It all started soon after Jan. 6, 2008, when Stephen Jr. was born. He was the first child for Stephen and Irene, but the new parents quickly could tell something wasn't right.

"He was sleeping all the time and he barely would eat,'' Irene said.

 
  Todd Kirkland/Icon SMI
  Mike Smith told Nicholas not to worry about his job security while he dealt with his son's health issues.

There was a flurry of visits to pediatricians and the root of the problem wasn't clear at first. A doctor in Gainesville, Ga. decided something was badly wrong with Stephen Jr.'s heart.

More tests only enhanced that idea and, with help from Stephanie Blank, wife of Falcons owner Arthur Blank, Stephen Jr. was airlifted to Atlanta. Stephanie Blank is a board member at Children's Hospital of Atlanta. There, doctors determined the baby had cardiomyopathy, a condition where the heart isn't able to properly pump blood throughout the body.

At first, Stephen Jr. was given medication and sent home. There was some mild improvement, but it didn't last long.

"I can't even begin to tell you how many trips we made back to the emergency room,'' Irene said.

A few weeks before Stephen, 26, and the Falcons were scheduled to begin training camp last July, doctors sat him and Irene down.

"They basically said it wasn't getting any better and that just treating it with medication wasn't going to work,'' Stephen said. "He had to have a heart transplant and it would have to come soon. There was no other choice at that point.''

Irene and the baby went to Boston. Stephen went to training camp, where he went through the motions, but his heart was in Boston. For the next four months, Stephen Jr., wired with tubes of medication to help keep his heart functioning, waited for a donor they weren't sure would come in time.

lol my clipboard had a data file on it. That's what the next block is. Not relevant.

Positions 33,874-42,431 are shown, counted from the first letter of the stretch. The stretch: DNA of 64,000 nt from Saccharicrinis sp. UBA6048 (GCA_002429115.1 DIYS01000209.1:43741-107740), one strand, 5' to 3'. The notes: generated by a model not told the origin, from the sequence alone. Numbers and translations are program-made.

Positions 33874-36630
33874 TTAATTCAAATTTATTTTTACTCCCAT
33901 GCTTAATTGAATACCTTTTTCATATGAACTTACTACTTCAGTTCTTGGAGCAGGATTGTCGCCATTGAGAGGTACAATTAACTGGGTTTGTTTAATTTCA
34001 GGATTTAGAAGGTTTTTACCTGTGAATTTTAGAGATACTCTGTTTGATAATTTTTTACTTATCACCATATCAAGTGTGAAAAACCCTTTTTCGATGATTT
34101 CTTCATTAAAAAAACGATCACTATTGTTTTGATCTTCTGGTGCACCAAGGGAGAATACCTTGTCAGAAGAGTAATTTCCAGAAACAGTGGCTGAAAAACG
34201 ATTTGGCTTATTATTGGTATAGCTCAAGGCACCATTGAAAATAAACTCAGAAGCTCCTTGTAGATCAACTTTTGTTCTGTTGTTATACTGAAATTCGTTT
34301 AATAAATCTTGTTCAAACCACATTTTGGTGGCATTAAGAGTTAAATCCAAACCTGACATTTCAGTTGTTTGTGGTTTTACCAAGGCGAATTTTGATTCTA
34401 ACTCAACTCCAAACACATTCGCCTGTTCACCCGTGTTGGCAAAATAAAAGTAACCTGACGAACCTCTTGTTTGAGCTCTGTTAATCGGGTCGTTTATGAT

As all this was going on, there was a development that makes you realize the NFL isn't always the cold, hard business we always hear about. First-year coach Mike Smith, a gentle man with a family of his own, sat down Nicholas and told him not to worry about his job security.

"We were very cognizant of what was going on and wanted to make sure he was able to get to Boston as often as possible,'' Smith said. "We wanted him to be with his wife and baby because that was a very trying situation.''

Smith offered a deal. Each Sunday night during the season, Nicholas could fly to Boston from wherever the Falcons were playing. He could take Monday and Tuesday off and fly back to Atlanta in time for Wednesday's practice.

The show of support went even deeper than that. As a second-year backup, Nicholas wasn't making a lot of money. Two veteran teammates, who don't want to be named, helped take care of his travel expenses.

  Winston

Then there was Kevin Winston. Officially, he's the Falcons' director of player programs. Unofficially, he's the team's social worker and a big brother to the players. Winston looks like he could play linebacker, but has a soft spot for anyone who's going through a tough time.